Embattled De La Rue is a takeover target according to one of its biggest shareholders after the banknote printer warned of “material uncertainty” over its future, triggering its shares to plunge almost a quarter.
In its interim results the company which prints UK banknotes reported a 15pc drop in revenue and swung to a £12m loss.
Recently installed management led by chief executive Clive Vacher warned the £171m debt pile – up £63m on last time – meant De La Rue could breach its banking covenants if trade continues to worsen, costs are not slashed and the business fails to get paid on time.
He also announced plans for a radical review and scrapped the £26m dividend to give the business breathing space.
Mr Vacher said De La Rue has gone through an “unprecedented period of change” with the chairman, chief executive, senior independent director and most of the executive team leaving or resigning.
The results sent De La Rue shares down 23.5pc to 134p, valuing it at just £140m – less than its debt.
Richard Bernstein, fund manager at Crystal Amber which has a 7pc stake in De La Rue, said: “At this price De La Rue is very cheap. I’m certain bidders are looking at it.”
The activist investor added that De La Rue’s profitable product authentication arm which does security printing to identify genuine products is likely to be the main target for a bidder.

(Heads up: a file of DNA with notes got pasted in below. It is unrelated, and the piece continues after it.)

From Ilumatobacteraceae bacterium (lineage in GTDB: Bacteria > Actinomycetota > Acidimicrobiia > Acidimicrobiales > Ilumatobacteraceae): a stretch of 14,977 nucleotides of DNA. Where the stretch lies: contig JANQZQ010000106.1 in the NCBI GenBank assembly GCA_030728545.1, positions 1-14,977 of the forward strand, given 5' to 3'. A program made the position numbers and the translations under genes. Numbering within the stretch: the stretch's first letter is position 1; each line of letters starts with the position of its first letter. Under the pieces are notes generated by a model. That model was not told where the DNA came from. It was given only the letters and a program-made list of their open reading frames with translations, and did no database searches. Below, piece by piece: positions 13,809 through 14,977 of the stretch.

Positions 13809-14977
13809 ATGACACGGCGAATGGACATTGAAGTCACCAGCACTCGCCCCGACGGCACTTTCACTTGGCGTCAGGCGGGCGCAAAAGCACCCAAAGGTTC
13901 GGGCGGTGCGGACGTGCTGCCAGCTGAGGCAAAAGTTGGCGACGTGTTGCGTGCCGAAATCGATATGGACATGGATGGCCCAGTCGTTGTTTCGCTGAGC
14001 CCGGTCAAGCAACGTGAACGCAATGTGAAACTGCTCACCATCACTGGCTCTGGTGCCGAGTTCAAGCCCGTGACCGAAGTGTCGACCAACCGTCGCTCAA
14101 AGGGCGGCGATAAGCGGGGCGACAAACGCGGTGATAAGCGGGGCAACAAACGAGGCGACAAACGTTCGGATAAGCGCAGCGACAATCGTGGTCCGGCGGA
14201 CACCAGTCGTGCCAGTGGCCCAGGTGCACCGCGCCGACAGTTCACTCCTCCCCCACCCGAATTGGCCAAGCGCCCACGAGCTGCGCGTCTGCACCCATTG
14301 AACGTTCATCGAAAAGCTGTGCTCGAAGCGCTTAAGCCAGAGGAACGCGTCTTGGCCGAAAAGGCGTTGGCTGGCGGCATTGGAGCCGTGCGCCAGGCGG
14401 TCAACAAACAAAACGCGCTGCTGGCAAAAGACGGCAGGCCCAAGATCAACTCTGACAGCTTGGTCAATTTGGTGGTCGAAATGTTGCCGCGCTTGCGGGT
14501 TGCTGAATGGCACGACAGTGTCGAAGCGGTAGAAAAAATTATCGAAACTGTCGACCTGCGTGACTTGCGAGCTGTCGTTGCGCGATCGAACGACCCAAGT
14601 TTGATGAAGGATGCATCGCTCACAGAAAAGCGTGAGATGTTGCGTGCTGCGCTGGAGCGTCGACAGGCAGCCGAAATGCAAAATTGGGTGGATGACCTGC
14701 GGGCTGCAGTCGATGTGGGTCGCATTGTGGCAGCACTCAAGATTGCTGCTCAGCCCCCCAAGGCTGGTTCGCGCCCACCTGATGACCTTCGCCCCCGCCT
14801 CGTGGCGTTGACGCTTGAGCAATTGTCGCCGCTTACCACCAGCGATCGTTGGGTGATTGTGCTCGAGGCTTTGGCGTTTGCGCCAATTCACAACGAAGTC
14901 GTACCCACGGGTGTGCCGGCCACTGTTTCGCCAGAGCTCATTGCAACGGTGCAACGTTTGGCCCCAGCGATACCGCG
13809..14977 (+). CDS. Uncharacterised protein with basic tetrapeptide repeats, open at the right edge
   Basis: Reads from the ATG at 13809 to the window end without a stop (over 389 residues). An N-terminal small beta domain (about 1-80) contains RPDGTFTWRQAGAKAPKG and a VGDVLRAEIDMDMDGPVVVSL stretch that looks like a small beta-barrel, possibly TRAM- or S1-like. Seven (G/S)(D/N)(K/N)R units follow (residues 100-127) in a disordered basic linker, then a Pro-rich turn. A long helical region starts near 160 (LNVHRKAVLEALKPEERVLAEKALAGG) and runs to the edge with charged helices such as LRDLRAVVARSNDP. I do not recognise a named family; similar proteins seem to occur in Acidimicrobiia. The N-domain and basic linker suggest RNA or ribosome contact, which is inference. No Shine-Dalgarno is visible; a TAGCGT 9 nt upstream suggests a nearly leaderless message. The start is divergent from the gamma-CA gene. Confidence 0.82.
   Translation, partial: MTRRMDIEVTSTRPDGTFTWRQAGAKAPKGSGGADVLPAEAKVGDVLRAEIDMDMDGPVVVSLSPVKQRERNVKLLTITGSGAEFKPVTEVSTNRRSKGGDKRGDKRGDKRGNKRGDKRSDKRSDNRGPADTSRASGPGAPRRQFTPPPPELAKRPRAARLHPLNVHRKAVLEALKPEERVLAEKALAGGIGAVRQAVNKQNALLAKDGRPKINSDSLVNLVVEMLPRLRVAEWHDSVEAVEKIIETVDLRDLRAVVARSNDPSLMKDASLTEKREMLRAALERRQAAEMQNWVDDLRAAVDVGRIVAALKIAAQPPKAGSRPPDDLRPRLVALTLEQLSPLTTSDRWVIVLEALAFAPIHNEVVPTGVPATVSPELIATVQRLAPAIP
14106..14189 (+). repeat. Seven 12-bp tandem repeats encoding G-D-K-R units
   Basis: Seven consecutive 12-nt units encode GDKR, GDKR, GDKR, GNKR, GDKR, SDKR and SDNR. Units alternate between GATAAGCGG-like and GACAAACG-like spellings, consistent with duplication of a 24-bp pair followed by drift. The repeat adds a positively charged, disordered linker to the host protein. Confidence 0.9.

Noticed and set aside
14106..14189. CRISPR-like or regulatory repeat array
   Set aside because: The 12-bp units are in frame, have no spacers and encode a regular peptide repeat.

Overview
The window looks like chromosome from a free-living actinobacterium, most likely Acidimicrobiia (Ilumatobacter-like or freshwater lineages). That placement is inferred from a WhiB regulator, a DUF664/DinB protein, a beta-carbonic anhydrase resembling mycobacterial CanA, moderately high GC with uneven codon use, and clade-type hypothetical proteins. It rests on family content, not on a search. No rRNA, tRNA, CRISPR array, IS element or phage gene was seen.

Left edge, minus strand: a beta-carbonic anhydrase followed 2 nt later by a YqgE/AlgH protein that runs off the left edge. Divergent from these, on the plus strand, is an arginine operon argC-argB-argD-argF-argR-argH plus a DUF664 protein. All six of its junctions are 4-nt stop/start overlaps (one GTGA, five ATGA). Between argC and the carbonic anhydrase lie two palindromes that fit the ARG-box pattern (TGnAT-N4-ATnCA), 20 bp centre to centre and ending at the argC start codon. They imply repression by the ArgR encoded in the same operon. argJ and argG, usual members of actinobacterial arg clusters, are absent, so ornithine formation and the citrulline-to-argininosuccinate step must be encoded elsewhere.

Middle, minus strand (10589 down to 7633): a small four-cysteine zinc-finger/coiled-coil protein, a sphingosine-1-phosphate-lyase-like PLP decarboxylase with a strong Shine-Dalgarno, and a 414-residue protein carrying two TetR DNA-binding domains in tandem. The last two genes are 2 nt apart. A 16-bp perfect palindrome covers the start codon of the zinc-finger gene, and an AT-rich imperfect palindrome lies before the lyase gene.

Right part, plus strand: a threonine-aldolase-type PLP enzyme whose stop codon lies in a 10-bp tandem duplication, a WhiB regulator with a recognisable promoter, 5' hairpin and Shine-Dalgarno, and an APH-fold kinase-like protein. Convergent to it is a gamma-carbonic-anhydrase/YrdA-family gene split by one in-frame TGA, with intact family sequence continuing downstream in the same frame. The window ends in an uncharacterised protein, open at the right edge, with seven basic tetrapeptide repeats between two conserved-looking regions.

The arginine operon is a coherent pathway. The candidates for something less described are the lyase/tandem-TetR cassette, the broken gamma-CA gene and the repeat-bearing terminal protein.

“Product authentication is worth several times more than De La Rue’s market value on its own,” Mr Bernstein said, but added he would be unlikely to sell unless it was a “knock-out” price.
“I’m bizarrely encouraged by today’s announcement,” the investor said. “New management have come in, identified the problem and are taking steps to deal with it – I just wish it had happened sooner.”
Mr Vacher – who has run turnarounds at companies including Rolls-Royce and Pratt & Whitney in the past – said he had “no plans to sell any part of the business”.
However, he added: “As a public company we are up for sale all the time but I have had no more detailed approach than the odd email – there have been no serious offers.”
The chief executive denied the announcement was a “kitchen sinking” – throwing out all the bad news and blaming previous management.
He said: “These results are the first step in the healing process of showing where we stand. We have a laser-like focus on immediate actions to get the business back on track. This is not a last-minute scramble, we have a long-term plan.”
The findings of Mr Vacher’s review which aims to get the loss-making banknote printing unit back in the black are due by March. He refused to rule out the possibility of job cuts, saying all options are open. A fundraising is also not being ruled out.
De La Rue’s latest troubles come after a torrid year for the company during which the Serious Fraud Office opened an investigation into the business – which is still ongoing – following allegations of suspected corruption in related to currency printing contract in Africa.
The business also took a £18m hit due to uncollected sales from Venezuela after US sanctions came into force and it lost the contract to print British passports late last year, resulting in a very public row with the Government.
The passport printing business was sold last month to Swedish rival HID Global and the £42m proceeds will be used to reduce the debt pile.
The company is struggling to cope with the move away from banknotes towards cashless payments as well as increasing competition in the sector.